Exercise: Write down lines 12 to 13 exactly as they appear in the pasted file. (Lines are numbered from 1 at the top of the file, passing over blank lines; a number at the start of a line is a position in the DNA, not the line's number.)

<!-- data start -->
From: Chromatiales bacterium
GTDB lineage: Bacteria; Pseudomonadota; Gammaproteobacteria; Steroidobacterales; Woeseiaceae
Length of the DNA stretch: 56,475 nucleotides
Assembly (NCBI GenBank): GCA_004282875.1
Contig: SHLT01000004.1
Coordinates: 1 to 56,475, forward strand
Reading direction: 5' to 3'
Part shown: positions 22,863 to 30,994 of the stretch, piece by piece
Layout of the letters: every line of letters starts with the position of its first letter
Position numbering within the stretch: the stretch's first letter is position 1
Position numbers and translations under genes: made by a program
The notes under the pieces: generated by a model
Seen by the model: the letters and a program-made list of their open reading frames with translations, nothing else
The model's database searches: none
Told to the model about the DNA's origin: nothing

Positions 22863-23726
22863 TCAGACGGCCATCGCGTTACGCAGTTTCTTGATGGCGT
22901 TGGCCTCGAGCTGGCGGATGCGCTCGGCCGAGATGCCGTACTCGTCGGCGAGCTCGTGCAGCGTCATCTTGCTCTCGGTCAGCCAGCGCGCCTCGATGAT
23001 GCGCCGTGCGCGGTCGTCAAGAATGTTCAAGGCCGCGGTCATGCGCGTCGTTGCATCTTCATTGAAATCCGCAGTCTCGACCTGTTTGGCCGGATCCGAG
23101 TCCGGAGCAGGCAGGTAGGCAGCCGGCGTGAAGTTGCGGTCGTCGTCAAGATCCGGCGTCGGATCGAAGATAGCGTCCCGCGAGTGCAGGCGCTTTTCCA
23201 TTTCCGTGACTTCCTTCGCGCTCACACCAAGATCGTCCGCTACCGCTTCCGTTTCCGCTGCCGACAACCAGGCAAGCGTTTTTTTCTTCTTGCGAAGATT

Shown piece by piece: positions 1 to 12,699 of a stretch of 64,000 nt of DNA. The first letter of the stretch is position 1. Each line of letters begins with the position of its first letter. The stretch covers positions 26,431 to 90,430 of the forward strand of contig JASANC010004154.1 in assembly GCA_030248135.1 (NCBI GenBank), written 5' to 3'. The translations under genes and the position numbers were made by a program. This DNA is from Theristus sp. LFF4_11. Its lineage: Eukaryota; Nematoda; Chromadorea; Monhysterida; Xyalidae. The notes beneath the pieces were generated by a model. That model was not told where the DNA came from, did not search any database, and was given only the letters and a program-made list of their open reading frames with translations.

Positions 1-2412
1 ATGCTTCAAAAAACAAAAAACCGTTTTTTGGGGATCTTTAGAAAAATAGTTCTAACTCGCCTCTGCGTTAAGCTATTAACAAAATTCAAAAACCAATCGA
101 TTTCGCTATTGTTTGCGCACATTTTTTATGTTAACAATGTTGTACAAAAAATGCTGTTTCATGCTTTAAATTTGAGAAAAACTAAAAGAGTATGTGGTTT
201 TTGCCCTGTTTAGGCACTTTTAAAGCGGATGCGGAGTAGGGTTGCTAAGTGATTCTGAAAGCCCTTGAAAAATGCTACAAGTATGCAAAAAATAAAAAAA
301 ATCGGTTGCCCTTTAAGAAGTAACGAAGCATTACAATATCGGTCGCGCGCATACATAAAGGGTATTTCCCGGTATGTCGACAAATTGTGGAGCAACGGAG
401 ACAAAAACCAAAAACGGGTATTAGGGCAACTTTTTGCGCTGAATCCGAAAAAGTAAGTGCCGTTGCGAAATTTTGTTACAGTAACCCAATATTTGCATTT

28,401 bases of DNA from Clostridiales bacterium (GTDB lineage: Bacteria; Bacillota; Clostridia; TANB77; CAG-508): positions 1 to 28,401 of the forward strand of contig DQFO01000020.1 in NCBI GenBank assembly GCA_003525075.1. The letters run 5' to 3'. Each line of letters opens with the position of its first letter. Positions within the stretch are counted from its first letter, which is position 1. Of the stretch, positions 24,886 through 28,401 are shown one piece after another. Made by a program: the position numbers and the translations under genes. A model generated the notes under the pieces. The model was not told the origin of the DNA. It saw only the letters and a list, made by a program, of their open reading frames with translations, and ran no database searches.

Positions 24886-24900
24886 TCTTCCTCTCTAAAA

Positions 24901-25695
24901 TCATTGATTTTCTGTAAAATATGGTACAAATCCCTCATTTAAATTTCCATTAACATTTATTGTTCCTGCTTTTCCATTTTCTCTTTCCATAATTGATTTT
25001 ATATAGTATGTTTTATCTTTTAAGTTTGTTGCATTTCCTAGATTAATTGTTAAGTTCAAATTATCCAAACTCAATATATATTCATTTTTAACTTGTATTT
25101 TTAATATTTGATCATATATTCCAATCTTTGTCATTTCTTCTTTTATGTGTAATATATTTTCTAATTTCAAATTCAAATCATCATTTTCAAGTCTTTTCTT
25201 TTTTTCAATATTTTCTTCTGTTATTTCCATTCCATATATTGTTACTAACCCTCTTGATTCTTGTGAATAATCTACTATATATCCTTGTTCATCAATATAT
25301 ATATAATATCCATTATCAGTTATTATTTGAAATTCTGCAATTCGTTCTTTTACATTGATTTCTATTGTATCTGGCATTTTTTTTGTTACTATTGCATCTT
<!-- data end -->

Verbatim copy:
The notes under the pieces: generated by a model
Seen by the model: the letters and a program-made list of their open reading frames with translations, nothing else